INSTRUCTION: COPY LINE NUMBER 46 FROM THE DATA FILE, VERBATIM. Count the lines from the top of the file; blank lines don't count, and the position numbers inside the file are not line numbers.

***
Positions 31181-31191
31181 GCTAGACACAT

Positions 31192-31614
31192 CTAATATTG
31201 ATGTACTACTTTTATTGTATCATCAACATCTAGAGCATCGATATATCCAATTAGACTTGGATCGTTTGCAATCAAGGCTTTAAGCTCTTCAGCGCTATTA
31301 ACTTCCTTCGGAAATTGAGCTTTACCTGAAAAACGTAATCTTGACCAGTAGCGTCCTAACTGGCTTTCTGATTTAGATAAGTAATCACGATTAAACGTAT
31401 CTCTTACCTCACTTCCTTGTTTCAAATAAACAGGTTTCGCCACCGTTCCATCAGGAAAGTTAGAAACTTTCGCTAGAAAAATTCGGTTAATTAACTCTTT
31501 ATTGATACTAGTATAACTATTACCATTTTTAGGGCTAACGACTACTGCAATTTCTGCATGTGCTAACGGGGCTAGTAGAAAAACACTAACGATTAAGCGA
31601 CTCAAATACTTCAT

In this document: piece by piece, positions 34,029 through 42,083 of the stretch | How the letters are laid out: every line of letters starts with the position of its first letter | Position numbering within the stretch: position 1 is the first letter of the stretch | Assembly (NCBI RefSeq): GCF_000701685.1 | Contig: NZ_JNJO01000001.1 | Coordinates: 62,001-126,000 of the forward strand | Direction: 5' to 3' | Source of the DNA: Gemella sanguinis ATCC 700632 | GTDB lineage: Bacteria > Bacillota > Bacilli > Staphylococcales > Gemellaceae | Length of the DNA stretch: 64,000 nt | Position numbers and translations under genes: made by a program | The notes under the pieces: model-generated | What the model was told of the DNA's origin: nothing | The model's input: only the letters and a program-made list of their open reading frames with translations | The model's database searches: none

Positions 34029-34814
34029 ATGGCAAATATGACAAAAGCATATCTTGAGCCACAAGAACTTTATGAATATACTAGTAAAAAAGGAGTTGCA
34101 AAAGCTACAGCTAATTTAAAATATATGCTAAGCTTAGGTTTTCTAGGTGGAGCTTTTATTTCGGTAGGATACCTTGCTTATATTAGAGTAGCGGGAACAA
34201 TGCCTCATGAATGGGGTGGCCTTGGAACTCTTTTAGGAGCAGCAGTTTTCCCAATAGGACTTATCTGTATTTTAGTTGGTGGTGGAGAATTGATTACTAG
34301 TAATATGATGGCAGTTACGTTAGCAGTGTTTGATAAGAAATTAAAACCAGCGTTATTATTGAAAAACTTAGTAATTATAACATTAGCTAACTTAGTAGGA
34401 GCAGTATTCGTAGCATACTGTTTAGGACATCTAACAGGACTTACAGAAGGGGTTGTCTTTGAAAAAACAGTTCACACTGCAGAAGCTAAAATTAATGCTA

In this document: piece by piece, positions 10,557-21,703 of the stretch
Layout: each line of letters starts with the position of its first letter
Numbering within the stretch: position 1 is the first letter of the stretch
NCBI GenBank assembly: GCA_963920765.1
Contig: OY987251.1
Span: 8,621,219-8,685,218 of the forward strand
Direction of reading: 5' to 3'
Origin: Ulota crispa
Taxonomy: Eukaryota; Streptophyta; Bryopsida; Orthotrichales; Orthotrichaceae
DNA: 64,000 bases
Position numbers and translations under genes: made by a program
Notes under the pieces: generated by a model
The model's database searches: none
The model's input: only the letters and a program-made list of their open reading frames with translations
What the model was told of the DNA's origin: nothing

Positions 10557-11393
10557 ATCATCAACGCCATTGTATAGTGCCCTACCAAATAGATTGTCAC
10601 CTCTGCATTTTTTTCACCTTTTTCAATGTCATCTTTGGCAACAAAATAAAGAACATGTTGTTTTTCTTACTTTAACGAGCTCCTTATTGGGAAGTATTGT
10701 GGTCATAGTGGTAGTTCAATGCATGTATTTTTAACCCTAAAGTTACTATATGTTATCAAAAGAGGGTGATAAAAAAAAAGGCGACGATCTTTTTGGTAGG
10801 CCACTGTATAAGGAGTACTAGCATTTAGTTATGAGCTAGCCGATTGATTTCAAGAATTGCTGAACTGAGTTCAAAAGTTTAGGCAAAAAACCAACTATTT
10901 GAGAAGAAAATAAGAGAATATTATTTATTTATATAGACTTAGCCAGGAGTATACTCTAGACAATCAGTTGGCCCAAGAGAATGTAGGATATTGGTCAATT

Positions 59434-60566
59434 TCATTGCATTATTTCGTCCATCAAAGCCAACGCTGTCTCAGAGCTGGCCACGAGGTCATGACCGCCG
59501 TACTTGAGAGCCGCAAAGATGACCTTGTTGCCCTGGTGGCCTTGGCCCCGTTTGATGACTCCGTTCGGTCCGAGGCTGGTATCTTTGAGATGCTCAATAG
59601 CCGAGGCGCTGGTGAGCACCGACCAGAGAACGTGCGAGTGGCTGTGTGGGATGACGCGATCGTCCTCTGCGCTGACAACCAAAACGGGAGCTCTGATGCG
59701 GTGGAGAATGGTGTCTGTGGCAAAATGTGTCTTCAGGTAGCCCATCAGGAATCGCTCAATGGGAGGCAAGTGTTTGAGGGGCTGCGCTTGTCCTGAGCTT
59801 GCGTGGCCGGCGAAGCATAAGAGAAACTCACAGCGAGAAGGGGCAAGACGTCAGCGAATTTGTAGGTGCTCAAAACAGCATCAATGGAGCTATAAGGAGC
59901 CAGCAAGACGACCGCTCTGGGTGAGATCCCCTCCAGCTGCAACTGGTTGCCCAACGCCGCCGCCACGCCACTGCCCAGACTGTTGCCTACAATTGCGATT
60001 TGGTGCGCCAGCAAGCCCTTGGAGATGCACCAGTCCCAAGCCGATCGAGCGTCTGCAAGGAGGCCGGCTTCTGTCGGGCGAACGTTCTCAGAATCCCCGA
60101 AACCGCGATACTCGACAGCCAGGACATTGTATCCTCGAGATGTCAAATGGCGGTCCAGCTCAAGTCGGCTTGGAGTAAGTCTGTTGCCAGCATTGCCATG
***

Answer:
60101 AACCGCGATACTCGACAGCCAGGACATTGTATCCTCGAGATGTCAAATGGCGGTCCAGCTCAAGTCGGCTTGGAGTAAGTCTGTTGCCAGCATTGCCATG